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Because of this, the bridges you build between the church and the home will have their own distinctive feel. But that doesn't mean you and I won't use some of the same building blocks to get there. We might. It's just that the way we combine and utilize them will reflect the individual identity of our church, families and leadership.
Here are six bridge building blocks you might consider. They're not an exhaustive list for sure, but they may be helpful in connecting with the families in your church.
This is anything you send home or pipe out digitally to families to get them having spiritual conversations at home.
This can be everything from blog posts to family discussion cards, CDs or video links that prompt kids and parents to talk about faith together.
Sometimes you can tie these to special season like we did a few years ago for a fun series of family cards we did called the Monsters Who Stole Christmas.
Family Worship Services
Over the past several years we've created experiences to get kids and parents worshipping together. For many summers we did a big family production called Who's In the House that was half worship service, half Disney-style musical. We've also done simpler versions during our weekend services and special Christmas services, anything to get moms, dads and kids worshipping together.
Family Fun Nights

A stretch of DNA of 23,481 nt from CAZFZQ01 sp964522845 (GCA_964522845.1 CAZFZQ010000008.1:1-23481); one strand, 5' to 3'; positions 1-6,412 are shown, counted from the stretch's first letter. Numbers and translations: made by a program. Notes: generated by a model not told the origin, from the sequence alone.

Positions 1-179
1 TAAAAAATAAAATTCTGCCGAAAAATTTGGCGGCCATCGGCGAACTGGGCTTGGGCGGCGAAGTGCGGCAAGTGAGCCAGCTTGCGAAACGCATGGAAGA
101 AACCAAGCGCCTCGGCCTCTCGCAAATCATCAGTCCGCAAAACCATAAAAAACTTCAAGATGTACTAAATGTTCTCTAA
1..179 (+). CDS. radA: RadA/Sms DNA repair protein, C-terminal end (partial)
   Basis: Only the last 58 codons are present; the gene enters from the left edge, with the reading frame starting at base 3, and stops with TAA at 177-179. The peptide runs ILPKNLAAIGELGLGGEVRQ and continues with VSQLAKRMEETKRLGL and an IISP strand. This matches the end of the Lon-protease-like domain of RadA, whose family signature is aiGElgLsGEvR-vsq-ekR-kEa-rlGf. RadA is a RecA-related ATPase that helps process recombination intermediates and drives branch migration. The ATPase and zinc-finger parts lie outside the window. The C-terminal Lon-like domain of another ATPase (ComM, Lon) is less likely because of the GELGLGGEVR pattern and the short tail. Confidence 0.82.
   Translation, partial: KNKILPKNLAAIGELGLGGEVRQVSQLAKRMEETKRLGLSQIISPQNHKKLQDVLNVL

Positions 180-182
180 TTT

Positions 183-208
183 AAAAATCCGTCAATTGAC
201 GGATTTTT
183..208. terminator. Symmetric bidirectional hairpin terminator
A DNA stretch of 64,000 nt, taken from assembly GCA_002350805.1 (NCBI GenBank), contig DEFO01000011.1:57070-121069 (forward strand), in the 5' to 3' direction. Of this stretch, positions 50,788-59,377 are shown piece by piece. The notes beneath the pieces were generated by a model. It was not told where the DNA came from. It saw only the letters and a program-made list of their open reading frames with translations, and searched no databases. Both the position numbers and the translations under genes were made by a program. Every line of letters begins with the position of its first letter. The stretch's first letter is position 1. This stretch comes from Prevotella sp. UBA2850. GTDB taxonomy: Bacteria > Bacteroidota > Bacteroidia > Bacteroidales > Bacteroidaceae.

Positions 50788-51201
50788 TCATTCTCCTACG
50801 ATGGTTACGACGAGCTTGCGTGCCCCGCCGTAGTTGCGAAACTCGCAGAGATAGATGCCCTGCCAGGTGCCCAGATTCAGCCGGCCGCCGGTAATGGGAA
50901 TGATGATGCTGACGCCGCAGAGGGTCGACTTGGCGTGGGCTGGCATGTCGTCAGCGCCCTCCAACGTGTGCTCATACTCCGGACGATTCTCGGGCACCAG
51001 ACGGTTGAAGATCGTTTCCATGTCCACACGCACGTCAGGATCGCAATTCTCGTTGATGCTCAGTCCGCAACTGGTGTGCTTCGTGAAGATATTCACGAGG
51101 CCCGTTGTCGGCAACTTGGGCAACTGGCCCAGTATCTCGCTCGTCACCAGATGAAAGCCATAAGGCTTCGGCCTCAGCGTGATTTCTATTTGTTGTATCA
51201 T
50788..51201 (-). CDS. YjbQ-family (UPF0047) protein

This could be a family carnivals, a holiday memory-making event, family skate night or drive-in movie night. Anything that's a fun excuse to get families to hang out together and experience community works here. It's also a great opportunity to encourage families to invite their unchurched friends to check out church in an easy, non-threatening environment.
Family Service Experiences
There's nothing that connects the bigger church to individual church families like serving together. A few weeks ago we had hundreds of kids, parents and grandparents who came together to pack a million meals in 24 hours for our friends in Haiti. You can check out the video here.
Teaching experiences might be a sermon series on family discipleship, parenting workshops, baby dedication services or even environments that teach multiple generations at the same time. We do a cool event called KidSplash where we lay out John 3:16 in a way that both parents and kids can understand it. We've had more than 2,000 people go through KidSplash in the last five years, with lots of kids and parents getting baptized as a result of God working through this experience.
We encourage our Children's Ministry Life Group leaders to make a special effort to build bridges with the families they serve. Our leaders sometimes send e-mails or cards to parents introducing themselves, have face-to-face conversations to get to know parents and send kids special cards called "Fan Mail" to cheer kids on or celebrate them in some way.
We also went the extra mile during promotion season this year and gave families some special themed photo ops as their kids promoted up to the next environment. This experience also included family open houses and a special video tour we made available to parents of children promoting up from the Nursery to our Preschool environment.
So there you go, six ideas that you can use in a ton of different ways to begin building bridges between your church and families. Use them, adapt them or throw them out. Hopefully if none of these are a good fit for your ministry, they will serve as a springboard helping you discover the unique D6 Destiny God has for your church.
Have you had success with any of these building blocks or are there others God is using in your church to get families talking about faith at home?